- High-fat foods can also lead to problems. They produce a hormone known as cholecystokinin. And cholecystokinin may relax the esophageal sphincter, leading to reflux issues.6
Note: Of course, diet is likely not the only cause behind acid reflux. Talk to your doctor about your concerns. They will be able to address your unique situation and determine a cause.
Foods And Drinks That May Lead To Acid Reflux: Coffee, Chocolate, Citrus Juices, Alcohol, Carbonated Beverages, And More
If you have acid reflux, but enjoy things like a hot cup of coffee in the morning or a candy bar, sodas, or a cold beer every once in a while, here’s some bad news: All of these can set off an acid reflux attack. There are many studies showing the effects they can have on your stomach.
Research shows that coffee relaxes the esophageal sphincter.7 Why might this happen? Well, one theory holds that the caffeine in coffee reduces pressure in the sphincter, which causes it to relax.8 Other researchers, however, believe something else in coffee besides caffeine may be causing this drop in lower esophageal sphincter pressure.9
Yes, the unfortunate truth is that chocolate may also contribute to a burning sensation in the stomach, esophagus, and throat. Cocoa, the main ingredient in chocolate, stimulates the production of serotonin.10 This is a hormone that has been shown to relax the sphincter at the bottom of the esophagus.11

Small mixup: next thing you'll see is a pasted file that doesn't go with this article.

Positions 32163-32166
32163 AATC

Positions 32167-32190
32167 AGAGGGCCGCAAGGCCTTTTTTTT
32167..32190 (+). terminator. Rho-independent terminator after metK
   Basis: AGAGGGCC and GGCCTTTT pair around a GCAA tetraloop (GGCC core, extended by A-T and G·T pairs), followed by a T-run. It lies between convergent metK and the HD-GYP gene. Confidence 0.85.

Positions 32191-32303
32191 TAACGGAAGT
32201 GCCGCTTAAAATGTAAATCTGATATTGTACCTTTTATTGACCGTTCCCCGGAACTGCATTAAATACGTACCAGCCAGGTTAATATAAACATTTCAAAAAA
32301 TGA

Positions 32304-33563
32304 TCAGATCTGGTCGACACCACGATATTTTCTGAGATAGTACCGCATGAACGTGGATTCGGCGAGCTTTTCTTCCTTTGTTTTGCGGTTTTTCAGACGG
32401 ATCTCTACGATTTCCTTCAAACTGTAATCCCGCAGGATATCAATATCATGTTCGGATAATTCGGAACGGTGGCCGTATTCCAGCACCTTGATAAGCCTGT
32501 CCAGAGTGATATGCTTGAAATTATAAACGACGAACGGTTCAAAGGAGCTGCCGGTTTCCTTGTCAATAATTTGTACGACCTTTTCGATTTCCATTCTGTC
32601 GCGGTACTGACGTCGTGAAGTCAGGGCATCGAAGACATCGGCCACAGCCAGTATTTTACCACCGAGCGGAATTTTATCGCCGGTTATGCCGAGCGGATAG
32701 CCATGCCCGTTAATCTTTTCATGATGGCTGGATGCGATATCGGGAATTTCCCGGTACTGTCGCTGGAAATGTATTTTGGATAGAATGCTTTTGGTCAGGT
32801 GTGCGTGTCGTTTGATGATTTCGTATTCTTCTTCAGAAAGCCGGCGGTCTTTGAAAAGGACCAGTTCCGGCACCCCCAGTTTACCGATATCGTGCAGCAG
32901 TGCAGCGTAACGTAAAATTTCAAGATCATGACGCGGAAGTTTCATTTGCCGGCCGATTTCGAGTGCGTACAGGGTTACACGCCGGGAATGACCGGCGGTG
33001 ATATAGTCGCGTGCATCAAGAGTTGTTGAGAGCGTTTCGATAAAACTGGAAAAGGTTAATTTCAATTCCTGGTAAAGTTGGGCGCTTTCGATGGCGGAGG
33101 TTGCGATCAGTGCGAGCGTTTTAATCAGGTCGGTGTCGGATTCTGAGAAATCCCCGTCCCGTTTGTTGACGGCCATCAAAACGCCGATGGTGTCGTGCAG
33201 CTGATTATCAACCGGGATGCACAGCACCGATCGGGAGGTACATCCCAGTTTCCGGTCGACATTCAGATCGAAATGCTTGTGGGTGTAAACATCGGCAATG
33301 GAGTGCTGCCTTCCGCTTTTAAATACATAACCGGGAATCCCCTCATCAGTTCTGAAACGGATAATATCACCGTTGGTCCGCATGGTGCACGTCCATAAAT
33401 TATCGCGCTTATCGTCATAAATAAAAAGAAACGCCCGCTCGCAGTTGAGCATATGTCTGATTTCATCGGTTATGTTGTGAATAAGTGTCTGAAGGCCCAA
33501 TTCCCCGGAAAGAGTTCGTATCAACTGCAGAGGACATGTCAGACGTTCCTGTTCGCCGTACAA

Juices from citrus fruits can lead to reflux as well. In one study, a majority of people with gastroesophageal reflux experienced an attack after drinking citrus juices.12 In a separate study, 73 percent of participants suffered reflux after consuming citrus drinks. Scientists believe that the higher the acidity of a beverage, the more likely it is to lead to potential heartburn.13
But what about other kinds of fruit juices or fruits? It appears that non-citrus fruits, such as bananas, apples, and pears, are less likely to contribute to reflux.14